One of M-Audio’s best models to date is the Oxygen 49 MKIV, which comes with a decent price tag and lots of features to help you get the best from your creativity. For a mid-range compact unit, it packs a lot of punch!
The main features include 49 velocity-sensitive keys as well as eight programmable trigger pads, all fitted into a very sturdy yet stylish chassis.
Thanks to its full compatibility with all major DAWs, MAudio Oxygen 49 MKIV is a logical choice for those who need solid core functions to go with their creativity – as mentioned in the full review.
[usrlist "Design:4.5" "Features:4.6" "Performance:4.5" "Value:4.9" avg='false' max='5' ]
In terms of design, the Professional MPK Mini from Akai is one of the coolest on this list. It features an eye-catching red and black chassis which is very compact and great for travel.
As we mention in the full Professional MPK Mini review, Akai has managed to squeeze so much stuff into such a small chassis without sacrificing performance.
This includes 25 synth-style mini keys and a full pad cluster. Ultimately, this makes this MIDI keyboard controller a sensible choice for live performers who need a mobile platform, as well as home producers with limited space to work with.
[usrlist "Design:4.7" "Features:4.4" "Performance:4.5" "Value:4.8" avg='false' max='5' ]
The Alesis V49 represents a fusion of style, niche aesthetics and solid performance. With its boxy design, full-size piano style keys and a minimalist trigger pad layout, the result is a somewhat conservative package that has good versatility.
There are some decent controls including 49 keys, eight pads, six buttons and two rubber-coated jog wheels, while Alesis has made sure that V49 is compatible with all platforms and most mainstream DAWs.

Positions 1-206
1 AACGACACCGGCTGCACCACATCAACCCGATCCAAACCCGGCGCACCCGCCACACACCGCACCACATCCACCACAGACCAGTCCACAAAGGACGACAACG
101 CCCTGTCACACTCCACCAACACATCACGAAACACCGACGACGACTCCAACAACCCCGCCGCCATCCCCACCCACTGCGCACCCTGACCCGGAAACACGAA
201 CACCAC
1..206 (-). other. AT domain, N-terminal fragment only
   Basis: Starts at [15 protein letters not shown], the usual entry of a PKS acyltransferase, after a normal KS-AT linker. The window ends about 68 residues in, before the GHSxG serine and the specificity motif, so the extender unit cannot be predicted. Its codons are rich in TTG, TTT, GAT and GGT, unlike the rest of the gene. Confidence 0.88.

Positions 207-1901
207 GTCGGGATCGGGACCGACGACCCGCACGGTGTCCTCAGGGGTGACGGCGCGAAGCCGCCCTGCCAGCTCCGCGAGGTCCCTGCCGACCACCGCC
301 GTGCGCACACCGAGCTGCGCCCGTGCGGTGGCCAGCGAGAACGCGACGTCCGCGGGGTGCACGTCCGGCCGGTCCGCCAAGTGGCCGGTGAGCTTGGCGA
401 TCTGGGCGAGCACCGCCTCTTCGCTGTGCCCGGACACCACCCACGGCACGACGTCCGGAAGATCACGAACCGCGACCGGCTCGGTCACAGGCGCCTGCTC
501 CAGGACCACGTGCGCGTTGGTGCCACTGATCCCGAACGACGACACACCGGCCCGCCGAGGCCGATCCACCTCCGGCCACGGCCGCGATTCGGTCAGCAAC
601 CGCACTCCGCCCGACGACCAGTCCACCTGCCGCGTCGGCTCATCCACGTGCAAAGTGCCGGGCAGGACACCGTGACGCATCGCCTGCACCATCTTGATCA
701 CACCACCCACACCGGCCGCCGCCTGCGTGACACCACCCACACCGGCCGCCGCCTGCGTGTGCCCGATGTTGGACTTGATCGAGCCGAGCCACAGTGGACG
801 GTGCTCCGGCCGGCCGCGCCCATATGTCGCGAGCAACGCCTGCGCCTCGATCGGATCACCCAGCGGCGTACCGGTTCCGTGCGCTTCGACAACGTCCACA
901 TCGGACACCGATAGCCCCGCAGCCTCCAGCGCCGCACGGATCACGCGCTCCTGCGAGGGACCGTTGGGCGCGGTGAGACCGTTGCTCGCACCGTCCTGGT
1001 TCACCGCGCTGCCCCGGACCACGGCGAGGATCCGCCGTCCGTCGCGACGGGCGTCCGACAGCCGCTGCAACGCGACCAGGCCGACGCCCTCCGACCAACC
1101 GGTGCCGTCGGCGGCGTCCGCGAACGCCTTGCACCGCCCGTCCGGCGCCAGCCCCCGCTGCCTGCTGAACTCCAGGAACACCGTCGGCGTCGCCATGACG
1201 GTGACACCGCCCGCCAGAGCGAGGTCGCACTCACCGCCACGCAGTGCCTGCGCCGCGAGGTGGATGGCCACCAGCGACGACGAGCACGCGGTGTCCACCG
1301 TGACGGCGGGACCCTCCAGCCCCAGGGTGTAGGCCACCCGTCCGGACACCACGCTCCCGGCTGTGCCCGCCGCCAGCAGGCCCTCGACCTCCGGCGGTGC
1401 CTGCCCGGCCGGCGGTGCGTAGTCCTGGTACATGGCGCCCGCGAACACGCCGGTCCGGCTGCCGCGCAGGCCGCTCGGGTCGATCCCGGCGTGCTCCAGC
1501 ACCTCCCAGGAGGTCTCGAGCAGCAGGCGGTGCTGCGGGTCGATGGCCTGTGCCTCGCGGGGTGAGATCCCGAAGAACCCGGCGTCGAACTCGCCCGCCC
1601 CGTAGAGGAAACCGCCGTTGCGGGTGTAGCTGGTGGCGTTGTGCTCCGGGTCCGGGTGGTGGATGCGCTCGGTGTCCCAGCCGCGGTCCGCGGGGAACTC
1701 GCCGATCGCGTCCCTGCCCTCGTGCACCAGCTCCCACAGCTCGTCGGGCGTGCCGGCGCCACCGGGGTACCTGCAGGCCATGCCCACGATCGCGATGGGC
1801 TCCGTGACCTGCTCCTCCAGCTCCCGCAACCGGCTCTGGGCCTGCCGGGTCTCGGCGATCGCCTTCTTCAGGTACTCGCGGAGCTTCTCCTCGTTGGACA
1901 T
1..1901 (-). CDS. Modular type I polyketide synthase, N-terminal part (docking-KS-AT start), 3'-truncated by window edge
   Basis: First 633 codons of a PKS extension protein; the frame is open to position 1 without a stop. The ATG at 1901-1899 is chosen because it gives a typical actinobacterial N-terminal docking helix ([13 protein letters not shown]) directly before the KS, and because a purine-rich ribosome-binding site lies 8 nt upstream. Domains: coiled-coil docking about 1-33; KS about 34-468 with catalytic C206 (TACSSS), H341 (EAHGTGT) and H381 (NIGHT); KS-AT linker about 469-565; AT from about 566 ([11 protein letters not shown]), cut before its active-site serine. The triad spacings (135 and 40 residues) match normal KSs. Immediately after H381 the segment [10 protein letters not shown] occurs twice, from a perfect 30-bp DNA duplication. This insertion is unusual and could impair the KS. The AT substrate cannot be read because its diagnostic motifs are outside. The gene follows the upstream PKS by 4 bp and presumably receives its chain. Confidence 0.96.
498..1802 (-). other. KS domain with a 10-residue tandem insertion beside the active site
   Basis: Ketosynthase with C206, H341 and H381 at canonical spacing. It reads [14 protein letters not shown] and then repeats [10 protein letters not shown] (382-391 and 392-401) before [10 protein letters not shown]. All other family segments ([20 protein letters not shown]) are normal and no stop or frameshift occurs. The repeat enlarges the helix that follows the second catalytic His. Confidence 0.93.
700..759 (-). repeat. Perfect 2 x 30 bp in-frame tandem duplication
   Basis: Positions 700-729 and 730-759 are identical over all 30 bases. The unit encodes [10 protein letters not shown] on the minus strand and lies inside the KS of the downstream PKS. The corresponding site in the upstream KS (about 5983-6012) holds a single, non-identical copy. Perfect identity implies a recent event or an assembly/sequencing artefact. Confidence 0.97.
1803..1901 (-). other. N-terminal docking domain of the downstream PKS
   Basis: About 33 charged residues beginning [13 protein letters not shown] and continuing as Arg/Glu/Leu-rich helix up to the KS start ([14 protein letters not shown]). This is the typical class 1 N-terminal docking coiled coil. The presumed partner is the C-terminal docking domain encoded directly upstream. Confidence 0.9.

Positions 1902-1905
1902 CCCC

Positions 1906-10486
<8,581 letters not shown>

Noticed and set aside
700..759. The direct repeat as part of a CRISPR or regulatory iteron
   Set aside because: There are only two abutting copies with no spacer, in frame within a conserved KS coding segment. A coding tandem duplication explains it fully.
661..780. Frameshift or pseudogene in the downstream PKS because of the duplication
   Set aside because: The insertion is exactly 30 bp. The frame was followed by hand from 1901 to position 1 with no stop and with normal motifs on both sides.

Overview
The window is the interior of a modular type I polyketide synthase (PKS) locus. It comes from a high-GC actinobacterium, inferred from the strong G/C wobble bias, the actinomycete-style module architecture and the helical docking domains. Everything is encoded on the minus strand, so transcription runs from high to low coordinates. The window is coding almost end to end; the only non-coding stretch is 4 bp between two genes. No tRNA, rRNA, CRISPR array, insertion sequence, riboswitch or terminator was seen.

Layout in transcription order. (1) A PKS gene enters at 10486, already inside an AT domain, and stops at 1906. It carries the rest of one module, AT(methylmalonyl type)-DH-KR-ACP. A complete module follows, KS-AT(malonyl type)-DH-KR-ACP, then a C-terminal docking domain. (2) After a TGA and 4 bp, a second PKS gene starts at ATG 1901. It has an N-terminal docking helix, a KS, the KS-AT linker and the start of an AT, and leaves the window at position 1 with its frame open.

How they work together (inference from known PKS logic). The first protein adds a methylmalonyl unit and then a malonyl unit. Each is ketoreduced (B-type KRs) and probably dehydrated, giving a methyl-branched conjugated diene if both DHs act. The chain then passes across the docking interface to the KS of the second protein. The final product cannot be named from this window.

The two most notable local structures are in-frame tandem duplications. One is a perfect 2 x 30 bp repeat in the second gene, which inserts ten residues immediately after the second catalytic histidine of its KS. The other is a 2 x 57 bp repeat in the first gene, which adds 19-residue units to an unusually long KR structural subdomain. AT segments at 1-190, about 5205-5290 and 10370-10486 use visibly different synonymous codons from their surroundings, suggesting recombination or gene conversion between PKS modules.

It is highly recommended to both beginners and experienced users, especially at this price range. Be sure to check out the full review for more on the Alesis V49.
[usrlist "Design:4.6" "Features:4.7" "Performance:4.6" "Value:4.8" avg='false' max='5' ]
One of the best value MIDI keyboard controllers on this list comes from Arturia with the MiniLab MkII 25, which proves very portable and just as easy on the wallet.
With a compact and robust build, it is a stylish little controller that works well for small studios and taking with you on the go. It features 25 velocity-sensitive slim keys, eight touchpads and 16 multi-function encoders, so there are plenty of control options.
As we highlight in the complete review of the MiniLab MkII 25, the included software bundle is also handy – especially for beginners!
[usrlist "Design:4.3" "Features:4.5" "Performance:4.4" "Value:4.8" avg='false' max='5' ]
While searching for a compact, affordable MIDI controller, you may find yourself unearthing a few hidden gems – such as the cool IMPACT LX25+ from Nektar.
This simple unit features a clean design and pretty much everything you would want from a workhorse controller. With its 25 full-sized keys, intuitive layout and compact design, it is a solid choice for making music on the go.
At such an affordable price, the IMPACT 25+ can stand toe to toe with many of the higher-end controllers in its category. For more on the IMPACT 25+ read our full review.
[usrlist "Design:4.2" "Features:4.1" "Performance:4.4" "Value:5" avg='false' max='5' ]
It’s time for something a little different as we arrive at the Korg nanoKEY2. On first glance it doesn’t resemble a keyboard controller, but you soon realize that the black and grey pads resemble the white and black keys of a regular keyboard.
There are 25 of these keys for a compact but responsive platform from which to make music, while you get a few buttons for sustain, modulation and more.
While not as feature-rich as some, the main benefit of the ultra-affordable nanoKEY2 is its portability – it is slim and easily slips into a backpack. There’s more on the nanoKEY2 in the full review!